The wedding will be a barefoot affair, on a beach in the beautiful south-west with the reception at Wade's parents' bush block near Dunsborough. It's not until April next year, so I probably won't start the actual dress until November, but we just wanted to get our ideas together to see if we had nailed it yet or need to keep looking.

We have been snoop-shopping a couple of times (with one of Jess's bridesmaids) and Jess has tried on dresses that are both very high-end and off-the-rack. We were conscious of not wasting too much of people's time, and it was never the intention to knock-off someone else's hard work but it was important that Jess be able to see how she looked in a variety of shapes and styles before committing. That's the problem with custom-made, it's hard to know what you like and don't like until you actually put it on. There were some that looked good and some that looked great - lucky Jess has the sort of figure that doesn't look bad in anything - and I was able to get a feel for what she was looking for. The key points were:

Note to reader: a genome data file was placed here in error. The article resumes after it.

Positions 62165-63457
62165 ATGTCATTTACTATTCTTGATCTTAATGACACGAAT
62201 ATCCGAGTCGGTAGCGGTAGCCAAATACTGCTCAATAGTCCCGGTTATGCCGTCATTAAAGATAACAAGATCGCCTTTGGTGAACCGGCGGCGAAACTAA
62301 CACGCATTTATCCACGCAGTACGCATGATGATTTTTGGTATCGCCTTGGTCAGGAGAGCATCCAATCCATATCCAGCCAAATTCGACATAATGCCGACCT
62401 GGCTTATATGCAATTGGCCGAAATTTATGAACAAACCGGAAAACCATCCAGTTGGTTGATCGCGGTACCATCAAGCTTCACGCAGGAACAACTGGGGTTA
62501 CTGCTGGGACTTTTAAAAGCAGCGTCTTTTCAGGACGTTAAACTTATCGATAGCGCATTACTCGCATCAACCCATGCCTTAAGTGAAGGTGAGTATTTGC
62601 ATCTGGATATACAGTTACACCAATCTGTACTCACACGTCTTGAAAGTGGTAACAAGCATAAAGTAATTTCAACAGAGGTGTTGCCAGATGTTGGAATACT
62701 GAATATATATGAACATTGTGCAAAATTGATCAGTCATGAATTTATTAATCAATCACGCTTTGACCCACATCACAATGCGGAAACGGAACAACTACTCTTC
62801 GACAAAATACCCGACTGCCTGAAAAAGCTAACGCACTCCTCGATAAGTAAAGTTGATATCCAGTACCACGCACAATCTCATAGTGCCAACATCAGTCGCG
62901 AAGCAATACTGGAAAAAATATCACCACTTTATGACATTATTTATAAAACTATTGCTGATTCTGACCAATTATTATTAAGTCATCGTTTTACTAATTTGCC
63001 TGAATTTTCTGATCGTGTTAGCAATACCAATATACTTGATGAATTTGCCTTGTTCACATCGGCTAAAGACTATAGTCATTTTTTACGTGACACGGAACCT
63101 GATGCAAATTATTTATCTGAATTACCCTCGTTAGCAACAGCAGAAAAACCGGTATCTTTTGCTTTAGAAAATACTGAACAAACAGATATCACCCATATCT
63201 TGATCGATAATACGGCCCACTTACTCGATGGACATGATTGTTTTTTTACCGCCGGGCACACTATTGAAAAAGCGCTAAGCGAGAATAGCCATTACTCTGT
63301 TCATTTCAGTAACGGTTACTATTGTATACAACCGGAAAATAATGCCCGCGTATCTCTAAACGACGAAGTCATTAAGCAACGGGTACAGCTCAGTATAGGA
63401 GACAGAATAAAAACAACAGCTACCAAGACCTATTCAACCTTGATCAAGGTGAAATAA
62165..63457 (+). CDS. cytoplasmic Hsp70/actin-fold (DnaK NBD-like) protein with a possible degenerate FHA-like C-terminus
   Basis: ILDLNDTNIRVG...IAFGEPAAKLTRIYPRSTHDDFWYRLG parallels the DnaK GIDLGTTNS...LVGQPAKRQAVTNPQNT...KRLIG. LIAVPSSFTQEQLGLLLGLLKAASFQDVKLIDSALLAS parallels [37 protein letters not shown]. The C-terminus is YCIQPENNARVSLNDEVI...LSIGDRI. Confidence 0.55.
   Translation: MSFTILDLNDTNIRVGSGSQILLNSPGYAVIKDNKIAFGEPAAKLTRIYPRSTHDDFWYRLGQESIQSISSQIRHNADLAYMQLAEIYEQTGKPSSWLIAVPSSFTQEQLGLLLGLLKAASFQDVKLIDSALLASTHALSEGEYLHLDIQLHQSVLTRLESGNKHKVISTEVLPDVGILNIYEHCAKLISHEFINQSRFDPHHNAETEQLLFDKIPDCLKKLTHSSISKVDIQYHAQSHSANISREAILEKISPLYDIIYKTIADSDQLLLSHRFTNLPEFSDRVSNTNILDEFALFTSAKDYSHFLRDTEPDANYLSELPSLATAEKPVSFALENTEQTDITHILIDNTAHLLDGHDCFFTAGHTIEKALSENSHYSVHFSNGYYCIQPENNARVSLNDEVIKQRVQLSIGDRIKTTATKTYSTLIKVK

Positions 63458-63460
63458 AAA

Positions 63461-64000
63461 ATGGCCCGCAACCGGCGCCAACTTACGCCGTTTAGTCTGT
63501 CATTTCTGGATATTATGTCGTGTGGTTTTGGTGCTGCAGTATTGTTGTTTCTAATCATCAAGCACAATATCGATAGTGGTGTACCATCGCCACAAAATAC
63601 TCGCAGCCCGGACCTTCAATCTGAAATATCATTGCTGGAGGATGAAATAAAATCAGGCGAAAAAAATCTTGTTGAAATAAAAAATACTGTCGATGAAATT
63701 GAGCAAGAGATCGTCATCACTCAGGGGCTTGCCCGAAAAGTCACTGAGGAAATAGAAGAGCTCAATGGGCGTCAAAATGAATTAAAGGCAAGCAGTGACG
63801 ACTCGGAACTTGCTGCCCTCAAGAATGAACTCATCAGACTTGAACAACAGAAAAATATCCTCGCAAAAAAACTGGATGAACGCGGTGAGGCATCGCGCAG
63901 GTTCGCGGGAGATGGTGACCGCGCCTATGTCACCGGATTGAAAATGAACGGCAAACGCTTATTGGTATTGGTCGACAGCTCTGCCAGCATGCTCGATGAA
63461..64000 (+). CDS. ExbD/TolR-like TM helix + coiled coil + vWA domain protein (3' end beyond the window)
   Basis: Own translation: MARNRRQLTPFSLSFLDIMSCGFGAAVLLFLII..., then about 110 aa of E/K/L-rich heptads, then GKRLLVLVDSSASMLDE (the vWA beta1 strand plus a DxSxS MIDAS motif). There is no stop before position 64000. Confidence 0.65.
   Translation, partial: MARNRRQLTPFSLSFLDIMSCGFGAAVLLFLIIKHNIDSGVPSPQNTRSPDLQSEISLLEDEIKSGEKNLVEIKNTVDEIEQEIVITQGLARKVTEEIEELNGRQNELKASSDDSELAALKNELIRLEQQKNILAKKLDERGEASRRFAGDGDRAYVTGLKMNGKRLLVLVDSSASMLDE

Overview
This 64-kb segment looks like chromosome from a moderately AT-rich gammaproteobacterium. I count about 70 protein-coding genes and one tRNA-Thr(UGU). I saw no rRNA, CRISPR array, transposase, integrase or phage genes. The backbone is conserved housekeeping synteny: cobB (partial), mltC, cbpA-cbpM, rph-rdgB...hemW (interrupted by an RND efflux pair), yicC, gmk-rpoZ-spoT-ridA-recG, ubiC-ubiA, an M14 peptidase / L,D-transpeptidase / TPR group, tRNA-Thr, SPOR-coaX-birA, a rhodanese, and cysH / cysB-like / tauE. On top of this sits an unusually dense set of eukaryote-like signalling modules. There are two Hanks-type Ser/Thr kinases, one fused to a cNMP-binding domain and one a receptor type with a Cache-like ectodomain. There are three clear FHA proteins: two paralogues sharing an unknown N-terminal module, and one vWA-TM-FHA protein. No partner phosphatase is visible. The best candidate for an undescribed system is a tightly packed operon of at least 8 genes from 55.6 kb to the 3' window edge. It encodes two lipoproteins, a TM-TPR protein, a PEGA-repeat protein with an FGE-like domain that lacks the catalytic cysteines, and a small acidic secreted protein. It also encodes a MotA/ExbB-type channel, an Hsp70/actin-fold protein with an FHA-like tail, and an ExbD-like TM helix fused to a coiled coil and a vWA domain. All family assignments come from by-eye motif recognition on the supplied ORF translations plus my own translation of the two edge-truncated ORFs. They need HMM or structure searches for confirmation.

• A sheer layer over satin
• A dramatic back
• Not too low cut in the front
• Some kind of draping to give movement

I decided to go with a fitted and lightly boned bodice with chiffon draped free-form over the top. I had a photographic reference of a dress with wide chiffon straps and a tied bow at the back so I incorporated those too.

This is what I mocked up with some poplin and polyester chiffon. You will need to use your powers of visualisation as it's very rough!

For the under bodice I used a pattern I drafted ages ago but never used, and I used my trusty Vogue 8494 as a guide for the skirt.